d20c025f-9063-4071-87fc-fcbe9e083f05Conservative activists in Florida haven't been successful in their attempts to get books removed from public schools in Collier County. Now they're hoping to pass new laws to give them a better chance of winning future battles.

Two new bills in the Florida legislature–HB 899 and SB 1018– are evidently the work of grassroots groups Florida Citizens’ Alliance and Better Collier County Public Schools. The bills, which seek to amend a new state law on the selection of instructional materials, are raising serious concerns. The bills would grant any taxpayer the right to formally challenge school materials, and would give such challengers the right to take a school board to court over an unsatisfactory decision. The bills also reportedly seek to increase the representation of parents on textbook selection committees.

The bills also declare that "all instructional materials used in the classroom" must "[p]rovide a noninflammatory, objective, and balanced viewpoint on issues" and be "accurate and factual." Those are concepts that are difficult, if not impossible, to define; but as the National Center for Science Education noted, one of the groups behind the bills has some peculiar ideas about what constitutes accurate science education:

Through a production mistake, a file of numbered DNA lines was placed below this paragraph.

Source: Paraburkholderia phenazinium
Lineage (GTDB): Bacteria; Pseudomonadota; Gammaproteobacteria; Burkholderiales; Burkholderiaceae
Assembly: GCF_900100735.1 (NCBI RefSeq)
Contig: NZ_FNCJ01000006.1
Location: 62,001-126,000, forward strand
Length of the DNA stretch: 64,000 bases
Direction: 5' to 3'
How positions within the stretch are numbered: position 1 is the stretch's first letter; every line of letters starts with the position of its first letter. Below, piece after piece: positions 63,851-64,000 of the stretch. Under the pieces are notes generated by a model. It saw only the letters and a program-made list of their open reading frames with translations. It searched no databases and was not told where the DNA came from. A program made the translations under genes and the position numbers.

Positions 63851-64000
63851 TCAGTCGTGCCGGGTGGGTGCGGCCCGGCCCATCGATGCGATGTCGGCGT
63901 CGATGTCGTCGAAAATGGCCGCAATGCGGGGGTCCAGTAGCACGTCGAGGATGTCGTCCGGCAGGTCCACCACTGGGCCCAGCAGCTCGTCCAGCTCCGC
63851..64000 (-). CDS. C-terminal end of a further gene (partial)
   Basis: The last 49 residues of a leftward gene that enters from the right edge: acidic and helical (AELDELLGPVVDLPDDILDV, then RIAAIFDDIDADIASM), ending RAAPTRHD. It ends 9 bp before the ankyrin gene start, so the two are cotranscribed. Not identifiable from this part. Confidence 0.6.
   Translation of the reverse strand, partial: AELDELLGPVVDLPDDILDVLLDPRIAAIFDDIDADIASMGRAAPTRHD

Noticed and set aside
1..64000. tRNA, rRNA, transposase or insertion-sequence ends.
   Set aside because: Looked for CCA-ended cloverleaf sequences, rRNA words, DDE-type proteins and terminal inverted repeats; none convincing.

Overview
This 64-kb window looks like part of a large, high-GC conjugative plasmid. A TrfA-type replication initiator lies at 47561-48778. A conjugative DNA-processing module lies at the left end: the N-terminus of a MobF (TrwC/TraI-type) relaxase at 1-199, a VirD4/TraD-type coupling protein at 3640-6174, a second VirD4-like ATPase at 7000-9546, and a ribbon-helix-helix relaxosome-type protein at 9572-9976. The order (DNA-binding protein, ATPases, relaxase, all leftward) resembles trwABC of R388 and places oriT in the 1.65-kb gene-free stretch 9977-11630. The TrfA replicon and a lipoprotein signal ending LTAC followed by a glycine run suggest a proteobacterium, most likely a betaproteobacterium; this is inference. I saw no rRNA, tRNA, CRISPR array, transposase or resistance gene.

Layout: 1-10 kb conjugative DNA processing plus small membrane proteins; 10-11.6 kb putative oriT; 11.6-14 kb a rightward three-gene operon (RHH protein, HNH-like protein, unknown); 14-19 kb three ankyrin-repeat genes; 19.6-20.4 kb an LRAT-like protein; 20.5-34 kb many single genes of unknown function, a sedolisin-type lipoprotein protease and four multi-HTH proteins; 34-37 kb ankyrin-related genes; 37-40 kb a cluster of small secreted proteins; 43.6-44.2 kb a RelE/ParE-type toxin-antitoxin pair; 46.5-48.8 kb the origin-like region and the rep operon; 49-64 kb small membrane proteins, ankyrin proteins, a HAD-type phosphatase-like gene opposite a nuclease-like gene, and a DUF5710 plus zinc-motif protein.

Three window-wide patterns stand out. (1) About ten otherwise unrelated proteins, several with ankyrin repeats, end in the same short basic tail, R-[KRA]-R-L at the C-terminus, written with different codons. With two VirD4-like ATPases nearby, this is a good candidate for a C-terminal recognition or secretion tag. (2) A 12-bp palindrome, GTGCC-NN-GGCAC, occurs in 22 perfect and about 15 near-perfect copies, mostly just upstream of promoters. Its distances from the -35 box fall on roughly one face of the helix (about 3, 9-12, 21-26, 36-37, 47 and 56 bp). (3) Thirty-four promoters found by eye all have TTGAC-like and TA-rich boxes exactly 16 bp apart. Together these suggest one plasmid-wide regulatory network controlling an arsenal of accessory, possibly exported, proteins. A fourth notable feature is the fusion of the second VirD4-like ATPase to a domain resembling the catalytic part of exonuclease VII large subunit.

Florida Citizens' Alliance's website recently posted a list of “Examples of Acceptable/Proven K-12 Standards and Corresponding Curriculum," which includes a link to something called Freedom Project Education Classical Judeo-Christian Online Academy, whose high school biology classes refer to "the Creator God" and use a creationist textbook (Exploring Creation with Biology, second edition).

In the end, these bills seem designed to empower ideologically-driven activists to shape what is taught in Florida's classrooms. Those decisions are best left to professional educators.